New census data show the nation's capital is one of the fastest-growing areas in the country, adding more than 30,000 residents since early 2010 and recently eclipsing Vermont in overall population.
The District saw a 2.15 percent increase in population from July 1, 2011, to July 1 of this year to bring its number of residents to 632,323, according to estimates released Thursday. Among states, the District trailed only North Dakota in growth rate during the period, as the northern Midwest state experiences boom times in the oil-and-gas industry and an unemployment rate of 3.1 percent — the lowest in the nation.
Overall, the United States gained 2.3 million residents from 2011 to 2012, a 0.75 percent change, to reach a total of 313.9 million residents, according to the estimates.
In the District, Mayor Vincent C. Gray said the figures were a sign the city is heading in the right direction. He boasted that the nation's capital outpaced fast-growing places like Texas, although the Lone Star State has a much larger population — making its 1.67 percent growth significant — and added the most total residents of any state, with 427,400.
Vermont, Rhode Island and Puerto Rico lost residents during the one-year span. So the District, by seeing a net gain of 13,303 residents during the July-to-July period, now has a higher population than Vermont and Wyoming, according to the estimates.
As a federal enclave, the District is frequently compared with states instead of other urban areas. The comparison can be awkward or misleading at times, and Mr. Gray has complained that the District is often ranked against other states when there is a negative connotation for the city.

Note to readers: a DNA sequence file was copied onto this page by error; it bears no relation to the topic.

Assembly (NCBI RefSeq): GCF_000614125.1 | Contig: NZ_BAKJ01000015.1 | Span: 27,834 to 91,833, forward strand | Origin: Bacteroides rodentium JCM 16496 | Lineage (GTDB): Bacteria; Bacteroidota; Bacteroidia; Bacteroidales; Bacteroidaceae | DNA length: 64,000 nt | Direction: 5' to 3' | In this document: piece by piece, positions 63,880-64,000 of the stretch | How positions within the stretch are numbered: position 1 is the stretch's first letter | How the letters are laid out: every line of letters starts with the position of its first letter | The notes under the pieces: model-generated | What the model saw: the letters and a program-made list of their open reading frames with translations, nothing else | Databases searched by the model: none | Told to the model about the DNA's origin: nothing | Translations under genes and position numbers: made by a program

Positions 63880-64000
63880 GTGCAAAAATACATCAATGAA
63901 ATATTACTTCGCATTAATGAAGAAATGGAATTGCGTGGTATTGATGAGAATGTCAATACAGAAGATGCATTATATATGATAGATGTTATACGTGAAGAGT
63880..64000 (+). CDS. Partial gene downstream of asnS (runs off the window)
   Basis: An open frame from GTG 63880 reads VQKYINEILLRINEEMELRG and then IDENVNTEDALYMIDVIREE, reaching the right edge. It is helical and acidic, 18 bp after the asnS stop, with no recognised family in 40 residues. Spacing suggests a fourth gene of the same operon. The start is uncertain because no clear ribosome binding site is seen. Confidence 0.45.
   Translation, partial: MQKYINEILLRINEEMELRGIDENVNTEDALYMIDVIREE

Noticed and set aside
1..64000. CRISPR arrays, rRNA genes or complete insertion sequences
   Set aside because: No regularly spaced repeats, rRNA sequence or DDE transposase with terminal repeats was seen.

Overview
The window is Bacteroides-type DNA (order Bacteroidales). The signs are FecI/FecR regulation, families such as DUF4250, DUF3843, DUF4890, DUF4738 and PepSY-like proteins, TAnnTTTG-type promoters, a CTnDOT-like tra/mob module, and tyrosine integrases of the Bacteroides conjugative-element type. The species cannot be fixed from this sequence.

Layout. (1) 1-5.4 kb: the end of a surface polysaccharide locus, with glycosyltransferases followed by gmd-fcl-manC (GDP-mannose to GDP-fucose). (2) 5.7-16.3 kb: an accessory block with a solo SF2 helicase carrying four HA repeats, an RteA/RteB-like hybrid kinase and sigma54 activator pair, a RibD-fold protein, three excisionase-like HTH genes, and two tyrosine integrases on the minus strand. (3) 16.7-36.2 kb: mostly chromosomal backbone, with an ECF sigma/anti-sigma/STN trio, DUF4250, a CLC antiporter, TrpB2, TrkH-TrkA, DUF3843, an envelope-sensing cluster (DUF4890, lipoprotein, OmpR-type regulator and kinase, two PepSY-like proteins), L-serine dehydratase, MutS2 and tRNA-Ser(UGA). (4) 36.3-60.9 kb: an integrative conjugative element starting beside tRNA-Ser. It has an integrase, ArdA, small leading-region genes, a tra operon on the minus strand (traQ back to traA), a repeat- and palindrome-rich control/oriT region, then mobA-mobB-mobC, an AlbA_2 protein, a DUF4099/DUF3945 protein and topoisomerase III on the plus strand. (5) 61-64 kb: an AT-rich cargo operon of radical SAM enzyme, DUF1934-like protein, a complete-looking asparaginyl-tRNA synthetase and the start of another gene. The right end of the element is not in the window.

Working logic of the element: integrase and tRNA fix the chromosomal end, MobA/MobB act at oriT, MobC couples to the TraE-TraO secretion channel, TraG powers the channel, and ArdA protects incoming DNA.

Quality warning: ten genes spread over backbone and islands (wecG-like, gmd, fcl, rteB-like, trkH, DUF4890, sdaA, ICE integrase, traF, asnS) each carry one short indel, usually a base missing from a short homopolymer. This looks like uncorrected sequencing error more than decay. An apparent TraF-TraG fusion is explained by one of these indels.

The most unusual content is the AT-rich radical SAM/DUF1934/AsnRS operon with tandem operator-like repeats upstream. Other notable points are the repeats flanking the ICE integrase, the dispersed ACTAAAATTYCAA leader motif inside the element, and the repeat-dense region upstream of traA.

Yet the mayor and Delegate Eleanor Holmes Norton, the District's nonvoting member of Congress, are actively pushing to make the District the nation's 51st state, which would give it the two senators and a voice in the House that residents and officials have sought for years. Mr. Gray's spokesman, Pedro Ribeiro, said Thursday the city will use the population data in its push for greater fiscal freedom from Congress or other forms of expanded home rule.
"Regardless of our population, as Americans, District residents have the right to control our own local government," he said. "However, our growing population and thriving local economy does help highlight the fact that we are quite capable of self-governance."
Harriet Tregoning, the city's planning director, attributed the city's population gains to sustainable development, "amenity-rich" neighborhoods and optimal choices in housing and transportation.
"As I said two years ago, the District is a great place to live, and I expect the population to continue to grow." Ms. Tregoning said in a press release on the census figures.
Officials in the District have cultivated the city's reputation as a magnet for young professionals, offering tax incentives for large companies like Living Social and attempting to build a tech hub as part of large development projects. Despite its label as a pass-through for transient people born outside the District, the city saw 6,050 more people move there from other jurisdictions than move out, according to the mayor's office.
Mr. Gray also pointed to a "baby boom" of 9,156 births compared with 4,873 deaths during the one-year period, and noted the city's unemployment rate had dropped from 10.5 percent in October 2011 to 8.5 percent in October of this year.
The Baltimore Sun reported that the District, with its gains, will surge past nearby Baltimore in population for the first time. The Maryland city was home to 619,493 residents as of July 1, 2011, according to census estimates.
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